origami scrapbook

In the town spirit, I would like to share something on my ~ page, if only to put index.html out of its neglected, default-hello-world misery.

My current obsession pastime happens to be origami.

Most of the models here are simple to fold. Others are simple to fold with an apt choice of paper. Some I tell myself I will never fold again, then promptly forget having ever attempted it and proceed to redo, with equally disastrous results. Optimistically, like the episode of The Melancholy of Haruhi Suzumiya with endless summer, this can only be repeated so many times for a piece before ennui sets in. Regretfully for the valued viewers of this page, it is not a learning exercise, and I apologise, particularly if you are the designer of the models mangled.

Hover a mouse over the image or see the image name for the model designer’s name. With noted exceptions, each model is folded from one uncut square.

Lastly and more importantly, thanks for visiting.




Things I’ve been folding lately.


Town seems to be fond of dogs, so here are some paper ones.


Other animals and insects.


Q. How long have you been doing origami?

A. >10 years. There’s not much here to show for it, and the convenient reason is this page will probably be a rotating display of recent folds to conserve community resources (bandwidth and disk space). The actual reason: I only keep a small fraction of models folded, and a hard disk failure several years ago wiped out the horrible photos I had taken at the time. It is an honour to have a friend to whom one can give things.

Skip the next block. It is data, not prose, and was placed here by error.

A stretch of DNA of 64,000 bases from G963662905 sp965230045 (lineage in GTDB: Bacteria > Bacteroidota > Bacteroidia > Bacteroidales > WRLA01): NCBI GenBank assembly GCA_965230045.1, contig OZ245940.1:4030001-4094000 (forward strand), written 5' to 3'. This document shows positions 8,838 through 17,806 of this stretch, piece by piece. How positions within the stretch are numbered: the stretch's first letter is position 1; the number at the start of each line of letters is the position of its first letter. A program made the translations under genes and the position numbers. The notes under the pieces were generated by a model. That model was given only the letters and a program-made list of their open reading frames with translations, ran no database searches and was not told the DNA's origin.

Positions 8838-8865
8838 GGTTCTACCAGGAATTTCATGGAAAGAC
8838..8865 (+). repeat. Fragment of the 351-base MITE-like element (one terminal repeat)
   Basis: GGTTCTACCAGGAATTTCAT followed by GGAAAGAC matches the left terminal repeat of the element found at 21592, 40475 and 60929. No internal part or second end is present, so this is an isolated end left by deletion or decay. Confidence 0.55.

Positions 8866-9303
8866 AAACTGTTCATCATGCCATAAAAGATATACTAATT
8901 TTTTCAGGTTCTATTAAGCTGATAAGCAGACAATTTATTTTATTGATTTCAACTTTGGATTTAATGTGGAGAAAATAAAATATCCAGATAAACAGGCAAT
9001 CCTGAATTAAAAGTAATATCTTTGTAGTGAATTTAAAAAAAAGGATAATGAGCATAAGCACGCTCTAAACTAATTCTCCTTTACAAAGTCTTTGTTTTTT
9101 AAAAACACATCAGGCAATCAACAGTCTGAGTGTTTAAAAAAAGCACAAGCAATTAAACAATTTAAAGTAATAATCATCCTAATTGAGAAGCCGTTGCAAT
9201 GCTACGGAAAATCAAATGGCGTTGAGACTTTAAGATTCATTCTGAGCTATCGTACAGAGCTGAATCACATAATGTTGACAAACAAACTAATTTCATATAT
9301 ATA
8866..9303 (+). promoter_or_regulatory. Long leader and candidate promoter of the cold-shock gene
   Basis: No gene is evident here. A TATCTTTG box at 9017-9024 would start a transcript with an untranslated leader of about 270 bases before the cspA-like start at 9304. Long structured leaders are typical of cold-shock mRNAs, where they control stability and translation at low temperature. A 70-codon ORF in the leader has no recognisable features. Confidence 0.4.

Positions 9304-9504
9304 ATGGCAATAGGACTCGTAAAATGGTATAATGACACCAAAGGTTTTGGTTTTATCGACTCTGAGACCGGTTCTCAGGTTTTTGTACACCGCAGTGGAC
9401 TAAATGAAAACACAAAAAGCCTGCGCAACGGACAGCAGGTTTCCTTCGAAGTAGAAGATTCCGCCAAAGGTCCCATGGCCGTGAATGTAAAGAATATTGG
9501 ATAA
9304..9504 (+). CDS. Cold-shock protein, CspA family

Q. Why origami?

A. I’m crazy. That aside, there is an elegance in bringing out form through folding from one uncut square that borders on romanticism. Not all origami start that way, but it is an appealing aspect.

Q. Do you use tissue foil?

A. Occasionally, but my makeshift sheets tended to be too thick for the models with which they were originally intended to be used, and reversing creases takes a little longer from the paper stiffness. There’s a lot of potential in combining other papers that are thinner or have interesting textures. Some folders use tissue foil extensively and swear by it, so it depends on the model and individual preference.

Q. Do you fold from crease patterns?

A. Rarely, much less than I would like, because I always seem to be doing it wrong, even though some people might say there is no such thing in origami and art.

Q. Do you have any advice on getting started?

A. Please enjoy it. Try to fold precisely, aligning landmarks — in many instances it will pay off later, when you need to refer to a line from a hundred steps earlier. Pick up different papers and see what you like. Observe any paper type and size recommendations for a given model, as this could be the deciding factor for successful model completion. Although there are many video tutorials, learning to interpret diagrams will enable you to fold designs not yet documented in video and other more obscure sources.